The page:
The Final Edition
The Final Edition is the compelling novel about an American newspaper and the family that runs it, from the Civil War to the end of the 20th century. It is a tale of family intrigue, behind the scenes politics and all-too-human historical personalities: Beginning as the Civil War ends, it tells the story of the American century, the heyday of newspapers. For the next 60 years newspapers were the source—the only source—of information about politics and sports, scandal and tragedy. No informed American could afford to be without one. Neither radio nor television dislodged the dominance of newspapers in informing America. Newspaper publishers were political aristocrats, wielding enormous power; newspaper families were among the social elite in cities across America. The Final Edition is the story of a great newspaper, the Washington Sentinel, “a watchman in the night,” fearlessly protecting the public interest above all. Spanning five generations, it is also the story of the family that builds and then is destroyed by it. In this unique novel, former Washington Post reporter Lawrence Meyer brings American history to life in a powerful story that will captivate readers of all ages.
In 1867, after four devastating years of civil war, the United States is a nation profoundly changed. When ambitious young Brewster Hopkins purchases the Washington Sentinel, he transforms the floundering newspaper into “a watchman in the night” for the new America, protecting the public interest above all. A progressive and principled publisher, Brewster gradually builds a powerful and successful media empire, befriending business leaders and presidents along the way. When Brewster dies, though, the Sentinel becomes a battleground for the Hopkins family, as the heirs jockey for power, money, and influence.
Brewster’s only son, the philandering reactionary Alexander Hopkins, pushes his sisters aside to seize control, reversing many of the policies Brewster championed in life. Just as it seems Alexander may destroy the Sentinel’s prestige by supporting Nazi Germany, an unexpected tragedy puts his son-in-law, George Baker, in charge. As war looms, George becomes a confidant of President Franklin Roosevelt. He steers the Sentinel back on course; but it is his seeming ne’er do well son, Cubby, Brewster’s great-grandson, who most embodies the great patriarch’s journalistic vision. Family conflict flares up once again as Cubby’s sisters challenge their brother’s controversial editorial stands, threatening to destroy the mighty Sentinel once and for all.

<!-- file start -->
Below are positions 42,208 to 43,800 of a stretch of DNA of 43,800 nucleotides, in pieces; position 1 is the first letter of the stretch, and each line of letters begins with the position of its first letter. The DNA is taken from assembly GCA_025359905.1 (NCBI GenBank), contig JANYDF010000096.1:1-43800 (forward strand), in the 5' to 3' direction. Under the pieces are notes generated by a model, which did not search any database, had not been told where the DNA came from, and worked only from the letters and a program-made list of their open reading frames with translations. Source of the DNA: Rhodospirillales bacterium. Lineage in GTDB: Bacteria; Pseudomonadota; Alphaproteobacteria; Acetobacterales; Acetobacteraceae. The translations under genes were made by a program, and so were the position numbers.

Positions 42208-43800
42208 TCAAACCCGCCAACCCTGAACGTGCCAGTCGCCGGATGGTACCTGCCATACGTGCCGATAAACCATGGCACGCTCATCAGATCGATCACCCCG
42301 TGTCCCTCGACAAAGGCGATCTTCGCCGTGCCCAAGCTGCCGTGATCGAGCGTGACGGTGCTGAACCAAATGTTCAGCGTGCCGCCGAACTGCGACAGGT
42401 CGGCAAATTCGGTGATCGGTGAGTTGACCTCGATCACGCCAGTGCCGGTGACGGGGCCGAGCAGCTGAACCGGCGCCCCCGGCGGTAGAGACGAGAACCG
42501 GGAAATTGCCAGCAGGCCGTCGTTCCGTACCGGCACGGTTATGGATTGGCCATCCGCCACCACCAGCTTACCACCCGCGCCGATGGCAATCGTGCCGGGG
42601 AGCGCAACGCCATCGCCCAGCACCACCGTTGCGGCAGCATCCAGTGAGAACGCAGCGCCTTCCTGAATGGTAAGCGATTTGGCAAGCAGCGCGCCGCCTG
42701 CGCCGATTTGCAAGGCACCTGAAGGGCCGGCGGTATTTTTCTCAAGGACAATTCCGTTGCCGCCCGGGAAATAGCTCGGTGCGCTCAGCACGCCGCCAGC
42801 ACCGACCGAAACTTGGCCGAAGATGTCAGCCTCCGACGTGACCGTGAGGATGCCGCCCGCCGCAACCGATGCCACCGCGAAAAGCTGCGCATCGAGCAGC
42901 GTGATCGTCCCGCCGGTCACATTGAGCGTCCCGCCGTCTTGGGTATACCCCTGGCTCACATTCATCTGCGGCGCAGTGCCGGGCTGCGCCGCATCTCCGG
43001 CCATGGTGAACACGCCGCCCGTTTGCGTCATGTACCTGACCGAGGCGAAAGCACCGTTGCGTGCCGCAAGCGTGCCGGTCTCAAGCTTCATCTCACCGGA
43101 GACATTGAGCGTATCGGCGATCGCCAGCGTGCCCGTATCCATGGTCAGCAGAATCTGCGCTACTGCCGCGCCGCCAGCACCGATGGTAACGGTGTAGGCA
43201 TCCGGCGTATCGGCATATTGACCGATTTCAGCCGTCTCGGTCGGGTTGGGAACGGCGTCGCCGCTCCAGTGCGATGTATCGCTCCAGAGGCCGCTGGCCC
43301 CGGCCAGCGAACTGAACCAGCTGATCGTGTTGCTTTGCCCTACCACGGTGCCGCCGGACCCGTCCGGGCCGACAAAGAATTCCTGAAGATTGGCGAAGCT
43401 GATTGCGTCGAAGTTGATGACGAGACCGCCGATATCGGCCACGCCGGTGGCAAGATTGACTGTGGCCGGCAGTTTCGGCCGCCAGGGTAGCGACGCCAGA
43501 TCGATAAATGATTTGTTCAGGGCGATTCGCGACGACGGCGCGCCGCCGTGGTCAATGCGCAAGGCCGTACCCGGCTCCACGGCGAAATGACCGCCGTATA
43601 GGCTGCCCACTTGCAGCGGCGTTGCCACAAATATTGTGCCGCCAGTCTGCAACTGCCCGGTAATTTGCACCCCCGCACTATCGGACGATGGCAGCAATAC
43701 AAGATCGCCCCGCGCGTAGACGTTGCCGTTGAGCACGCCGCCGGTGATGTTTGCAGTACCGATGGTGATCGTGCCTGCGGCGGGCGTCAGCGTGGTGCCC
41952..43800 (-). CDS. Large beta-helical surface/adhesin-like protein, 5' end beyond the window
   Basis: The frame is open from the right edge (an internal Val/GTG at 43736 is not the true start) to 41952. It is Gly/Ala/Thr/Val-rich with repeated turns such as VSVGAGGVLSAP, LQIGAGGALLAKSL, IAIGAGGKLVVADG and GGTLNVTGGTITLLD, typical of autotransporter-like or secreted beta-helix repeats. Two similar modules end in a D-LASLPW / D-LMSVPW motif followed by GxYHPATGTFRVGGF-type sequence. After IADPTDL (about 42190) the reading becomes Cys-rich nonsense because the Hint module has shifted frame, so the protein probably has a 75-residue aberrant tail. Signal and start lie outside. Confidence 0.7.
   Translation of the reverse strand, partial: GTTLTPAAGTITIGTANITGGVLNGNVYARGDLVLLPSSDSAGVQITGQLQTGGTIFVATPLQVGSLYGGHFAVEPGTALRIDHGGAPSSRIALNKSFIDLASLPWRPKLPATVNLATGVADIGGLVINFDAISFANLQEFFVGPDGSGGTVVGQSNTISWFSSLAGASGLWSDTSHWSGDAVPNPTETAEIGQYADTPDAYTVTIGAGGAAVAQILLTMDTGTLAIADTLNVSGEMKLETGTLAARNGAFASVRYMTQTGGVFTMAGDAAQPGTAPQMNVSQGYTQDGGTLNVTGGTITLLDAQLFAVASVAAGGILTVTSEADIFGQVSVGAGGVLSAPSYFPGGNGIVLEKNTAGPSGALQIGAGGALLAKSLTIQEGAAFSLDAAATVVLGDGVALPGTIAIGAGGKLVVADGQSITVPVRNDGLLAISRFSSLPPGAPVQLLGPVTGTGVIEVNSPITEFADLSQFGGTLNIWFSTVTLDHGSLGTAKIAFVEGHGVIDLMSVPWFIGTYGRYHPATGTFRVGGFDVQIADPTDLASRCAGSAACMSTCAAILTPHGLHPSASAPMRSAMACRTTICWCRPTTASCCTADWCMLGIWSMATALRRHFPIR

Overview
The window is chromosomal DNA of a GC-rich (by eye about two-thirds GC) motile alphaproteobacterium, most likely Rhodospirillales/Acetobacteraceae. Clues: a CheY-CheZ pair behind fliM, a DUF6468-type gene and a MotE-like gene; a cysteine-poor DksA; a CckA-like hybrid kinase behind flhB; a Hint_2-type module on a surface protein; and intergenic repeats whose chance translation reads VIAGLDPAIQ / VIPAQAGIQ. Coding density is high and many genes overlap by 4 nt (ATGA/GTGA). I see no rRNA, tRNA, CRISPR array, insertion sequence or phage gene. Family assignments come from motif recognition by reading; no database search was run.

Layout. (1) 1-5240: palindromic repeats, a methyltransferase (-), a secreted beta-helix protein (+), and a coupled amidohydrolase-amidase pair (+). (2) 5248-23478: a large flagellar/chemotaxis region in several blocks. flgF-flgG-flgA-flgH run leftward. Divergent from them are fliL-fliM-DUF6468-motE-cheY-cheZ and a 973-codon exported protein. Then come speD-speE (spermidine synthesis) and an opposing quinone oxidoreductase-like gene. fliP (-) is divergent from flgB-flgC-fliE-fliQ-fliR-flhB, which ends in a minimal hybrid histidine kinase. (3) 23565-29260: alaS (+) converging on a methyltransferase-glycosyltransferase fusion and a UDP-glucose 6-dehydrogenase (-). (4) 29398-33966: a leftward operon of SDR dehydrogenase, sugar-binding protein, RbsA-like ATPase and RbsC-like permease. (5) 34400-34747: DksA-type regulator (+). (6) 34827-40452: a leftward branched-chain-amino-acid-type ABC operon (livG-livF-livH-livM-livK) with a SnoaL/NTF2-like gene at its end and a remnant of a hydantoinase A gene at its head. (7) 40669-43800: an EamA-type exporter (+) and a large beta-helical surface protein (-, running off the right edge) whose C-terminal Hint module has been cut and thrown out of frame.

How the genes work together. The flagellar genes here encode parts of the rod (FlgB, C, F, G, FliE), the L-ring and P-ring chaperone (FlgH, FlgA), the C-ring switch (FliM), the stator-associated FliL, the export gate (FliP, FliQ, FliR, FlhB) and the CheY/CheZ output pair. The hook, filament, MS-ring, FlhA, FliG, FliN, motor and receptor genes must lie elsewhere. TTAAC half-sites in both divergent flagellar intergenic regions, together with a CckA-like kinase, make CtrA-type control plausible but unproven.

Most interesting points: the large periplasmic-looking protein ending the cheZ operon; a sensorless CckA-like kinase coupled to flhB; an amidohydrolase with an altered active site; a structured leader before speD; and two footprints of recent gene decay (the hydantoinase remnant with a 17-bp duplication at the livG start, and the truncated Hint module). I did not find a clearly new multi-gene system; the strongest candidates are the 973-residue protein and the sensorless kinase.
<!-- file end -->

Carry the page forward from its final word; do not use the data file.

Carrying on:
Spanning more than a century, The Final Edition presents the most pivotal moments of nineteenth- and twentieth-century American history. Presidents Teddy Roosevelt, Franklin D. Roosevelt, Dwight Eisenhower and John Kennedy are among the key figures whose lives are woven into the fabric of this compelling and informative novel. Written by a veteran former Washington Post reporter, The Final Edition offers readers a richly detailed glimpse behind the scenes of a fictional but all too real American newspaper, bringing exciting moments in American history to life. It is a story as current and relevant as today’s headlines, as a great newspaper struggles to survive. Most importantly, it is the epic story of one powerful family’s rise and fall, a gripping portrait of an American dynasty that will captivate readers from start to finish.
The day began—officially at least—at five a.m., when Walt Morgan showed up in the newsroom. Walt had been the early man for eleven years, and his routine was the same. Winter or summer, he took off his coat, rolled up his shirtsleeves to mid-forearm, and then poured himself a cup of coffee, black, no sugar, from the thermos he had brought from home. He reached into his shirt pocket, removed a pair of horn-rimmed reading glasses—something he had not had to do when he started this duty eleven years before—and scanned the wire stories that Ernie Black, the night wire clerk, had arranged neatly on his desk in three distinct news groups—local, national, and international.